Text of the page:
Gama Bomb continue to embody ripping, straightforward thrash metal that makes you check your serious attitude at the door with Speed Between the Lines.
Gama Bomb is one of those fun, party thrash bands you mom might have warned you about in the late 80s. Their playful nature is slathered onto their music, which means one thing: you cannot come into a Gama Bomb album expecting a serious endeavor. This is wacky, cartoonish metal for those looking to be entertained by B-movie-level fare and razor-sharp guitar riffing. If you’re keen, Speed Between the Lines has just what you need, but, admittedly, not a whole lot else.
Right out of the gate, we get some Judas Priest worship with the fetishistic “Give Me Leather”. Philly Byrne’s falsetto and the burning guitar work is a huge nod – nay, headbang – to the showmanship of the 80s, particularly the likes of Rob Halford (Priest), King Diamond, and Udo Dirkschneider (Accept, U.D.O.). As long as I’ve been listening to Gama Bomb, Byrne’s always had a powerful, clean voice that’s a great asset to the band. This is ideal since you’ll want to hear the lyrics as much as possible, lest you miss out on some of the best stuff the band has to offer.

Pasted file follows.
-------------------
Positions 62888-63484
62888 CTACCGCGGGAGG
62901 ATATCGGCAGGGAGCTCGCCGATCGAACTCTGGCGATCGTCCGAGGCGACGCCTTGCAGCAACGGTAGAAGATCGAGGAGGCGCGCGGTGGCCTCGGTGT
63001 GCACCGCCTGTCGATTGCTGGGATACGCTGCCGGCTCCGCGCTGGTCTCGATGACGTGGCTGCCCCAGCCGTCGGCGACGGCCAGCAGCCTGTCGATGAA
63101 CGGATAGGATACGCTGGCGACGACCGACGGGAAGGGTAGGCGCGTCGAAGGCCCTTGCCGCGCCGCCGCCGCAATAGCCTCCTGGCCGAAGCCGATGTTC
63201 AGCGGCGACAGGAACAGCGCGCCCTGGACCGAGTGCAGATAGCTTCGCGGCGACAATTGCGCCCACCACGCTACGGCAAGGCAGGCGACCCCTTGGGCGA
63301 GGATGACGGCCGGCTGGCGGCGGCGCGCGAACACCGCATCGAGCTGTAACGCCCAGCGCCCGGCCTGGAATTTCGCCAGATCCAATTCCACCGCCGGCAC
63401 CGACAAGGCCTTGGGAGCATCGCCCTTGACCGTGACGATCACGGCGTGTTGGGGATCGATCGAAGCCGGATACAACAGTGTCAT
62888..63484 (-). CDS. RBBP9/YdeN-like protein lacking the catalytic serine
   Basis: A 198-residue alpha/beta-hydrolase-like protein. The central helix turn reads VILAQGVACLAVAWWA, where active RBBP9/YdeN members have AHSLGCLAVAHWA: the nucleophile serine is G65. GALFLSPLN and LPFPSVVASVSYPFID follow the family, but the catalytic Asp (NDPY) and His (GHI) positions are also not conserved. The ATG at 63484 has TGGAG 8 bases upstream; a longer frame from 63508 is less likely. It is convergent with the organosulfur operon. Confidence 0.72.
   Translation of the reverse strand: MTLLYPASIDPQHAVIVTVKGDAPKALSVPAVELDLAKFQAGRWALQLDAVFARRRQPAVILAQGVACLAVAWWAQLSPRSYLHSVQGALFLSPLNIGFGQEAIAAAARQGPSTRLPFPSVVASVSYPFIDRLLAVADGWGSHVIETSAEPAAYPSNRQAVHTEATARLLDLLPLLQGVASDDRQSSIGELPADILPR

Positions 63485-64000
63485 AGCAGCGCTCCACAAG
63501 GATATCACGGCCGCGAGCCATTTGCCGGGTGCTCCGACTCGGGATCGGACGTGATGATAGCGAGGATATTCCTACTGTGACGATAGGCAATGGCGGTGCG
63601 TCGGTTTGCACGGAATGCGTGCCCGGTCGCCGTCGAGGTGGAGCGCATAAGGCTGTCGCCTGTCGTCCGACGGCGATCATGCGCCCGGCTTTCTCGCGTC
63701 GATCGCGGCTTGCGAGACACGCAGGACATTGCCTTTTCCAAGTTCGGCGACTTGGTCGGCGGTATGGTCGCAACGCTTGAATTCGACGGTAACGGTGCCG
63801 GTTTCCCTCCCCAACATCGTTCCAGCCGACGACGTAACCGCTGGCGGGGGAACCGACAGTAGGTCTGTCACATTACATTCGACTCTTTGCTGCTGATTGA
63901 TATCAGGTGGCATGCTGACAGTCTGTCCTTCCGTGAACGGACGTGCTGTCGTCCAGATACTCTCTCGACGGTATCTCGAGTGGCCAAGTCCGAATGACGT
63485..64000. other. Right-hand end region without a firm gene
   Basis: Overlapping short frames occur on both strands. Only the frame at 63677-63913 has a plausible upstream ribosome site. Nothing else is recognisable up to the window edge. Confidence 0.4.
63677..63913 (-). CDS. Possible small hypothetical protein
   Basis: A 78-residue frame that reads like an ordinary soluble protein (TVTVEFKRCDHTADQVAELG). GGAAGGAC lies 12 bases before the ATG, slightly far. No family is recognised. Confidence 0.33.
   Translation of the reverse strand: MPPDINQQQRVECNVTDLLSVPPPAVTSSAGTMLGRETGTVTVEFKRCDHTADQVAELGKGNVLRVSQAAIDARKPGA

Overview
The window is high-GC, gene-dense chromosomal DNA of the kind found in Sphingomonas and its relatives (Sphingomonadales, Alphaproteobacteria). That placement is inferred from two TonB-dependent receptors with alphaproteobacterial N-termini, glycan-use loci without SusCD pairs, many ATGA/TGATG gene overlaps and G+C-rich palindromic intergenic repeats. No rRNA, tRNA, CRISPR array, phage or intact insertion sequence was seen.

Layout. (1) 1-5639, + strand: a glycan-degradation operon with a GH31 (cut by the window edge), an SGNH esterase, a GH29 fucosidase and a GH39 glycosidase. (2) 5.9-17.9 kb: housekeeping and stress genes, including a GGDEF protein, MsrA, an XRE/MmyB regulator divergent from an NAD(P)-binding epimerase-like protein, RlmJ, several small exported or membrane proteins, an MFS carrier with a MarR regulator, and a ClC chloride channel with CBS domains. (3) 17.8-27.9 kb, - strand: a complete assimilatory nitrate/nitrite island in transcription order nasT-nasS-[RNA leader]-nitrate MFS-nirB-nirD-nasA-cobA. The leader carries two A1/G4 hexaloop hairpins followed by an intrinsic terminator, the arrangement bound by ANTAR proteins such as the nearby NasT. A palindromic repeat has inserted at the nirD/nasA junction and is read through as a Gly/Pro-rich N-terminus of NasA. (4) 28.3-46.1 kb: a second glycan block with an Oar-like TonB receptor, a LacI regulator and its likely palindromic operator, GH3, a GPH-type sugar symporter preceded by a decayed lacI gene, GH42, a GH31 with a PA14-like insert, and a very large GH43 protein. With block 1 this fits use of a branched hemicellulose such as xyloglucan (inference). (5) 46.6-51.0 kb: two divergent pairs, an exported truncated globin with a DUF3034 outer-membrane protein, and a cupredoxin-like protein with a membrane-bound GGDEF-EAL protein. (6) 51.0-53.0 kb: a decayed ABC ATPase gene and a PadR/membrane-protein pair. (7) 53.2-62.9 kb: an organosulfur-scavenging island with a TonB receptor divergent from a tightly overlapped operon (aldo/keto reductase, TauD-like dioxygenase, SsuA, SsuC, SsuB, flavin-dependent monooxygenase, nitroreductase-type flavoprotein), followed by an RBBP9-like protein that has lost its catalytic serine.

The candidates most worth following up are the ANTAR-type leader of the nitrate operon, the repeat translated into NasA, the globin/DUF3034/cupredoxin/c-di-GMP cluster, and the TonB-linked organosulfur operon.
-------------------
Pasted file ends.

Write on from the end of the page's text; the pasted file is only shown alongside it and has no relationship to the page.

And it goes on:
Lyrical themes aren’t particularly sophisticated, but this isn’t the place for that. Gama Bomb is for 80s schlock-inspired fantasy. Even the art design for this album’s vinyl release is heavily inspired by old movie marketing and designs from that decade. “Kurt Russell” is a stomper of a track with lyrics referencing the rugged veteran actor. “Alt Reich” makes metal great again by taking a firm stance against Nazis. The teenage hesher angst satire is lethal in the conventionally-structured single “666teen”, which I intended on quoting, but why do that when you can just see the lyric video down below?
I bet you’re wondering how the instrumentation is. In a sense, if you’re a fan of thrash, you know what you’re getting, for better or worse. Gama Bomb play it very straight, delivering rapid-fire drum rhythms, wrist-breaking riffing, gang vocals, and other genre staples. There isn’t much in terms of experimentation or deviation – just pure, unadulterated thrash which marks this album with a hint of disappointment.
Many other thrash bands are trying different things while staying true to the sound, but these Irish thrashers are sticking to their guns. Even still, it’s hard not to get pumped up by the intros of “Give Me Leather” or “A Hanging”. The solo of “World Gone to Hell” rains destruction, and the refrain riff of “Bring Out the Monster” ushers in an abomination of a melody. The speed and ferocity never seem to relent which is fine, but some diversity would have been appreciated for a more engaging listening.
Gama Bomb‘s sixth album shows them playing very tightly with only a couple blindspots, and finding new ridiculous lyrical topics to distill through their beer-soaked creative process. If you don’t mind walking down the same thrashy roads one more time, Speed Between the Lines is great fun. Play “Motorgeist” during a car trip, or “Alt-Reich” while you achievement hunt in Wolfenstein II and all will be well!